County moves forward with new industrial park
In arguably one of its briefest meetings, the Claiborne Commission managed last week to effectively approve the project to create another Industrial Park, giving its rubber stamp to the taking of a capital outlay note to help fund the project.
The Claiborne Industrial Development Board wants to create a new Industrial Park with the help of a five-year $250,000 note. Existing monies from Fund 119 is expected to cover the remainder of the proposed $510,000 project costs.
If all goes as planned, the county will develop 34 acres currently belonging to the Russell Brothers, located adjacent to the Claiborne Animal Shelter and the railroad.
According to resolution 2017-076, the Industrial Board has determined it would improve the growth of jobs in the county if the proposed park was made available to prospective industry.
“The Industrial Board anticipates that this property will meet the state criteria for a state certified industrial site, which will result in the Economic Development Division of the State of Tennessee assisting in advertising and marketing,” reads the resolution, in part.
Apparently, Fund 119 currently holds enough money to cover the entire purchase price and initial development phase of the project. However, using the entire balance would deplete any reserves, which is something the county strives never to do with its budget.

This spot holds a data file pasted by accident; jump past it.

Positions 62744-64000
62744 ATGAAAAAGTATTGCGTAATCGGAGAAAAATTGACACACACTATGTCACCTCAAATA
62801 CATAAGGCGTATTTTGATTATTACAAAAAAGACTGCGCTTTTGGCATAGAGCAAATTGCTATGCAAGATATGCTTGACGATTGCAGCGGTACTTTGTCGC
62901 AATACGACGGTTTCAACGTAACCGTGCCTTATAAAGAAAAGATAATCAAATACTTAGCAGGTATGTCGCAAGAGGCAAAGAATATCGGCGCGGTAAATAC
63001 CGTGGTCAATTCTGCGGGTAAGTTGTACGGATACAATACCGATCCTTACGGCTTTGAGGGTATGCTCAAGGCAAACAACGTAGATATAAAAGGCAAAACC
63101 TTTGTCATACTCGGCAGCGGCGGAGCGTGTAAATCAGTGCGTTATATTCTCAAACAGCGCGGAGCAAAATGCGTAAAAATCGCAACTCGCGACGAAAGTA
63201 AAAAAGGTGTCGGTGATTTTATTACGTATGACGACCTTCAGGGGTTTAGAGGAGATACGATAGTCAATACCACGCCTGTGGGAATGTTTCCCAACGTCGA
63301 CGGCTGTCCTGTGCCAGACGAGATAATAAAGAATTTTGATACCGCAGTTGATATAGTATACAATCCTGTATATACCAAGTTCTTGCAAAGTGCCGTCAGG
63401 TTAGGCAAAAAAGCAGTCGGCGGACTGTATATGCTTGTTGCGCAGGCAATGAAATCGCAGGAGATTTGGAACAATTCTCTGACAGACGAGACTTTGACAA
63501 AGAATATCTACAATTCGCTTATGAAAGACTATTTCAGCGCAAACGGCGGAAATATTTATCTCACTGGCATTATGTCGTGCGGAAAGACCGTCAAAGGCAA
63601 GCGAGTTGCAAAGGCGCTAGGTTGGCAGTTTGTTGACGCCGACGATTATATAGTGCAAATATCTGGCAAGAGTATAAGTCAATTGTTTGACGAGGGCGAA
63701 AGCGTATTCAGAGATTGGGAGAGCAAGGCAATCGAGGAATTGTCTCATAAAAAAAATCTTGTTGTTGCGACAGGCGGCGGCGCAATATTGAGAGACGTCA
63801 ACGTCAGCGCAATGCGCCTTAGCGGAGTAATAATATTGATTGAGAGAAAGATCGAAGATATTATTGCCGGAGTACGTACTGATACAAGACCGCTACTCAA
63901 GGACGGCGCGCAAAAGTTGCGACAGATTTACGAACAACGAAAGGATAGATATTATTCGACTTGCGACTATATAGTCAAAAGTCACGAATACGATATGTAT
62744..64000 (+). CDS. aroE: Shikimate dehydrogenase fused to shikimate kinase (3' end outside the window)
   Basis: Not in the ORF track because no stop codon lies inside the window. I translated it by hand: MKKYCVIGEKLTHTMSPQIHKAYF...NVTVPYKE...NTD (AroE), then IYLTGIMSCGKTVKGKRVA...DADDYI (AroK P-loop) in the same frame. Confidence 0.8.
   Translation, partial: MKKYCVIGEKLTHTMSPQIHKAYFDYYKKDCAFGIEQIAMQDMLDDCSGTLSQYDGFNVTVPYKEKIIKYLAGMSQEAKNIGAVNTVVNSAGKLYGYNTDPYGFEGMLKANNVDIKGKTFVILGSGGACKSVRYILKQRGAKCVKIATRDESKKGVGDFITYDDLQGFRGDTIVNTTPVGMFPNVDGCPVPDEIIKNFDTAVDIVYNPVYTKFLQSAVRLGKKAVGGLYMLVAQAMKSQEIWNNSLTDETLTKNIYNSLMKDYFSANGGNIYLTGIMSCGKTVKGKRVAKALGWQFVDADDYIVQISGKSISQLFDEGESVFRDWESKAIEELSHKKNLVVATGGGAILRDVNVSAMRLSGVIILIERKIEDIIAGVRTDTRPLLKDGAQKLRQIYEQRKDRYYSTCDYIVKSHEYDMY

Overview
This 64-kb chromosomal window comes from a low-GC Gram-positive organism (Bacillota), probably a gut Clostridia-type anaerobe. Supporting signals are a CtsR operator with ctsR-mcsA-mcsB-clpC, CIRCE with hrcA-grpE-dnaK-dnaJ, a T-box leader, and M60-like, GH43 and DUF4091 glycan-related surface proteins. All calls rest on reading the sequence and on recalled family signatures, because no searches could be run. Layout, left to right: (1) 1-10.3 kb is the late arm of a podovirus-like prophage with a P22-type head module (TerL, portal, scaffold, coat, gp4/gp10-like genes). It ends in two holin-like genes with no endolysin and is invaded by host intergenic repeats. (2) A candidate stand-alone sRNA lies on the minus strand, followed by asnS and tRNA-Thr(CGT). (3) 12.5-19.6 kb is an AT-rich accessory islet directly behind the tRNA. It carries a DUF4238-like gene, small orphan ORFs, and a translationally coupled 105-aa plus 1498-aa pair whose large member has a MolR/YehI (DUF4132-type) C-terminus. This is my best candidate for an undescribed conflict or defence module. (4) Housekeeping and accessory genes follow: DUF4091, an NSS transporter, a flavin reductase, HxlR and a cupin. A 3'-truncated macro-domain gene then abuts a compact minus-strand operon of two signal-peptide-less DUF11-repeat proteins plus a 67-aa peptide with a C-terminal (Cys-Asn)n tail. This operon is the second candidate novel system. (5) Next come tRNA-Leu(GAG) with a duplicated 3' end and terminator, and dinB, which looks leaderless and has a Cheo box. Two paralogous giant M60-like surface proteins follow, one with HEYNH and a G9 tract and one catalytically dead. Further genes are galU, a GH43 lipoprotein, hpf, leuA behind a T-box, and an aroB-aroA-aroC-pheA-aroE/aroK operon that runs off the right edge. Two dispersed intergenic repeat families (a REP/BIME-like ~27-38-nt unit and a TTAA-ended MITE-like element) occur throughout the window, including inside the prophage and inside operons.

“While I’m in full support of bringing industry, I’ve had some people in the district that’s contacted me and asked me ‘why not use what’s in that fund balance, first,’” said commissioner Anthony Rowe.
He questioned whether the reportedly $170,000 left in the balance would be adequate.
Claiborne County Mayor Jack Daniels said the reserves must stay inside Fund 119 in case of new business that might want to locate here.
“We have to accommodate anything they might need,” said Daniels.
Commissioner Dennis Estes reminded his fellow members of the one cent reduction, equal to some $52,000 in funding the county took from the Industrial Development Board budget during the county budget negotiations.
According to Daniels, the Industrial Board had spent some four years in search of the perfect property to develop the park.
In other action, the county unanimously adopted a last-minute resolution sponsored by commissioner Charlton Vass to pay the final two bills owed for the Tazewell Downtown Revitalization Program. The resolution calls for the transfer of $38,778.17 from the undesignated fund balance to the capital projects fund.
“This will show you the speed at which government moves. We agreed on this grant back in 2011. It’s finally coming to fruition,” said Vass, adding he was grateful for the help of all who contributed to the revitalization project.
Commissioner James Hatmaker introduced students visiting from the Saginaw Valley State University in Michigan. The students are currently volunteering their time and efforts at the Clearfork Community Institute, located in the Clairfield community.